A substance is an object or the matter making it up. Aluminum is a substance, but to substantiate is quite different. Substantiating means that I have a certain faculty or power that makes that substance to be real to me. Think of music. Music is a very real thing, but what if I am unable to hear? Music is still music, but to me, who am unable to hear it, it is not music. I need my sense of hearing substantiating music to me for it to be real for me in my experience. The same is true of color. Without the since of sight, colors are mere intellectual descriptions and ideas, but with sight substantiating color to me, well that is another matter entirely. Color becomes real in my experience. Nee makes the argument this way: "If I am blind I cannot distinguish color, or if I lack the faculty of hearing I cannot enjoy music. Yet music and color are in fact real things, and their reality is unaffected by whether or not I am able to appreciate them." Now we are talking about things "unseen" which the five senses cannot substantiate for us, but there is a faculty which can substantiate them and that is faith. Faith makes real  things become real in my experience. We must remember that we aren't talking about promises here. These are facts laid out in God's Word. They are divine fact. Facts are facts whether we believe them or not, but faith can substantiate them and make them real to us in our experience.
         "Whatever contradicts the truth of God's Word, we are to regard as the Devil's lie, not because it may not be in itself a very real fact to our senses, but because God has stated a far greater fact before which the other must eventually yield." Nee tells of a time when he was terribly sick. He had had a horrible fever for six days. God then gave him a personal word of healing from Scripture. He naturally expected all the symptoms to dissipate and be fully recovered at once, but he found himself in worse shape. He says, "The enemy asked, 'Where is God's promise? Where is your faith? What about all your prayers?'" Nee says that he was tempted to "thrash" out the whole matter again in prayer with God, but God rebuked him with the Scripture, "Thy word is truth" (John 17:17). He began thinking, "If God's word is truth [...] then what are these symptoms? They must all be lies! So I declared to the enemy..." and he woke the next morning perfectly well. Now I do not mean for us to go around declaring when we are sick that we are not sick, and I do not think that is the point Nee is making. He is saying that we are to trust God's Word with utmost faith. If what God tells you is contradicted by a whole world of experience and evidence, then in faith trust God as truth.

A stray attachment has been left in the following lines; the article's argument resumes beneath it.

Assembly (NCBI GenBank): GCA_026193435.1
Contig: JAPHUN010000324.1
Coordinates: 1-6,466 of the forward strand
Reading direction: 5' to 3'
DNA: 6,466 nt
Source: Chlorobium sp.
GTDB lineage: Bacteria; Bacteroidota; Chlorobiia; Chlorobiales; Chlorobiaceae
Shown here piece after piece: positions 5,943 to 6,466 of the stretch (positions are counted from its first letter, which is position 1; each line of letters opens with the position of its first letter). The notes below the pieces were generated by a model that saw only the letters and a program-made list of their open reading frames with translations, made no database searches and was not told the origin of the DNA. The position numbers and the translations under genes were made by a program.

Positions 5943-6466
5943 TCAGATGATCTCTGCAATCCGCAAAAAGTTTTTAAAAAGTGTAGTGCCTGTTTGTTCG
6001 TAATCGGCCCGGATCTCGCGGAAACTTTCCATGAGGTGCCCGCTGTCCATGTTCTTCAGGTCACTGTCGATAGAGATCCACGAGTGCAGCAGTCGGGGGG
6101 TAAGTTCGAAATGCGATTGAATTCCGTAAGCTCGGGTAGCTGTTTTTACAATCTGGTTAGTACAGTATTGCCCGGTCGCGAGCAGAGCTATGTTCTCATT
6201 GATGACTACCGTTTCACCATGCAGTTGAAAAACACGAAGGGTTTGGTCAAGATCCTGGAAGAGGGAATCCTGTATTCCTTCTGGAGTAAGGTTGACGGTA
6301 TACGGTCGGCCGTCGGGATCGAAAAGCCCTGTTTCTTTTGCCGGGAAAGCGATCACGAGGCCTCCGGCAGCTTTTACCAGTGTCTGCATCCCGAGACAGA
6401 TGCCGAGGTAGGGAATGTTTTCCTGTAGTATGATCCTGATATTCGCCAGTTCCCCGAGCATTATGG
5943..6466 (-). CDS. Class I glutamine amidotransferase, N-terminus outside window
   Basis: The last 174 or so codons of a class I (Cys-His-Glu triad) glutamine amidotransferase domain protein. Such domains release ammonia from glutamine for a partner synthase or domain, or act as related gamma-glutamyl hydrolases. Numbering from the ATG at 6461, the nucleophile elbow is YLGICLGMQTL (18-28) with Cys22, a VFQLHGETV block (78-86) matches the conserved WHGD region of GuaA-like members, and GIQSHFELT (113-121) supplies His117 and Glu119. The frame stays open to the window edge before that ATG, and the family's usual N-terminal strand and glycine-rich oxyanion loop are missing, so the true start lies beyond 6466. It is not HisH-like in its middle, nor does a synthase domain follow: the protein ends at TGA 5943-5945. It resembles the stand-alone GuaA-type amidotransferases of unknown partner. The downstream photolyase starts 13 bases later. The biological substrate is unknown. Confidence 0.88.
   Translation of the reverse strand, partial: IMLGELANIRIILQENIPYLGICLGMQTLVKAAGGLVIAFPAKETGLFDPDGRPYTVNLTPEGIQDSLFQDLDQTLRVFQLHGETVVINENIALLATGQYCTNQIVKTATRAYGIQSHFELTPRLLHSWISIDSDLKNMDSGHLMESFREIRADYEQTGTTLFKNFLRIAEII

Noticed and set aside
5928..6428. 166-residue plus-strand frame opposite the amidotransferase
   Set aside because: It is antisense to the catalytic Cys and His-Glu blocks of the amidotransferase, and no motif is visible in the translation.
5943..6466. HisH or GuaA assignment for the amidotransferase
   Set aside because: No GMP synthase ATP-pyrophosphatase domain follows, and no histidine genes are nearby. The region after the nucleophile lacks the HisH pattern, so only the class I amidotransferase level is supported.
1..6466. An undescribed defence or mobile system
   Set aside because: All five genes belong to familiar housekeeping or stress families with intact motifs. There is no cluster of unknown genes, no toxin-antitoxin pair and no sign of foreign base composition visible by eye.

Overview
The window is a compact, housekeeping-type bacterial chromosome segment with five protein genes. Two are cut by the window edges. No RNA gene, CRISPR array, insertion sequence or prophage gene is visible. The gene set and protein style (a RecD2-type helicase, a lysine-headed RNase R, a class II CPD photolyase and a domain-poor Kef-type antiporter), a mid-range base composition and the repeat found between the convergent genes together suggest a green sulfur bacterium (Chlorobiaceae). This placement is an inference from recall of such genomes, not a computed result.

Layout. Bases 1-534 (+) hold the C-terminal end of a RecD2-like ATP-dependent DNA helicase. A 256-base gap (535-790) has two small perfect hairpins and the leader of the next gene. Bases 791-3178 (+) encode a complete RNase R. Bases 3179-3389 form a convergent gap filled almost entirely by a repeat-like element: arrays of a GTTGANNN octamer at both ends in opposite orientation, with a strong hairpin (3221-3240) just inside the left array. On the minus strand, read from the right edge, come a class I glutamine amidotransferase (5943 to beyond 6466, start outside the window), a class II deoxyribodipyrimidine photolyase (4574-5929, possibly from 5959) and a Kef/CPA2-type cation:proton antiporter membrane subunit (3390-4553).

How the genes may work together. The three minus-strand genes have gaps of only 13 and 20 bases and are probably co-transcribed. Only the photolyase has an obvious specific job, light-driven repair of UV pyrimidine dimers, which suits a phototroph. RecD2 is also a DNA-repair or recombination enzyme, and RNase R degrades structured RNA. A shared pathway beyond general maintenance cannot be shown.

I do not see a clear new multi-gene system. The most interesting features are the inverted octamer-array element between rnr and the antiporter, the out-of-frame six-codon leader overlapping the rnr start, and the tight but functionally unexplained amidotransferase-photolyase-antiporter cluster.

As Nee put it, " We must believe God, no matter how convincing Satan's arguments appear." Now consider that Satan is the father of lies. He not only lies in words, but in deeds and experiences. He will do his best to demonstrate by experiences day-to-day that we are not dead to sin, but very much alive; God, on the other hand, has declared that we are "dead to sin". Which do we trust Satan's lie or God's truth?
         There is a wonderful illustration of this as Fact, Faith, and Experience are walking along the top of a wall. Fact walked steadily on, turning neither to right nor left and never looking behind. Faith followed and all went well so long as he kept his eyes focused upon Fact; but as soon as he became concerned about Experience and turned to see how he was getting on, he lost his balance and tumbled off the wall, and poor old Experience fell down after him.
        All temptation is primarily to look within, to take our eyes of the Lord and to take account of appearances. Faith is often against a mountain of evidence and eventually one must go. "If we resort to our senses to discover the truth, we shall find Satan's lies are often true to our experience; but if we refuse to accept as binding anything that contradicts God's Word and maintain an attitude of faith in Him alone, we shall find instead that Satan's lies begin to dissolve and that our experience is coming progressively to tally with that Word" (Nee).



         We see that temptations are still here because the sin principle is still around and at work, but we aren't employed by him any longer. We are able, by God's revealing Spirit, to reckon on what he has done in Christ and then live by it, but it depends on our own choice as to what we will believe in. Will we place our faith in Christ and God's Word or will we look to experience and fall pray to Satan's and his Lies? In the same way Abraham was tested. God commanded him to offer up his only son Issac. Abraham had received a promise from God that through his seed he would become the father of many nations. Experience told Abraham that he and his wife were too old to have another son and that if he slayed Issac on the altar as God was commanding him that he would not be able to become the father of many nations. Abraham chose to trust God despite what the mountain of evidence claimed and prepared to offer Issac. Abraham became the father of many nations. What about us? What do we choose?
        I will close us with this quote from J. V. McGee:
"You are saved by faith. You are to live by faith. You are to walk moment by moment boy faith. You cannot life for God by yourself any more than you can save yourself. It requires constant dependence upon Him, looking to the Lord Jesus Christ by the power of the Spirit."
        Next time we will look briefly at "Abiding in Christ" and then have a few introductory notes for our next essential step in sanctification. Until next time, Dearly Beloved, may we rest in the truth of God's Word!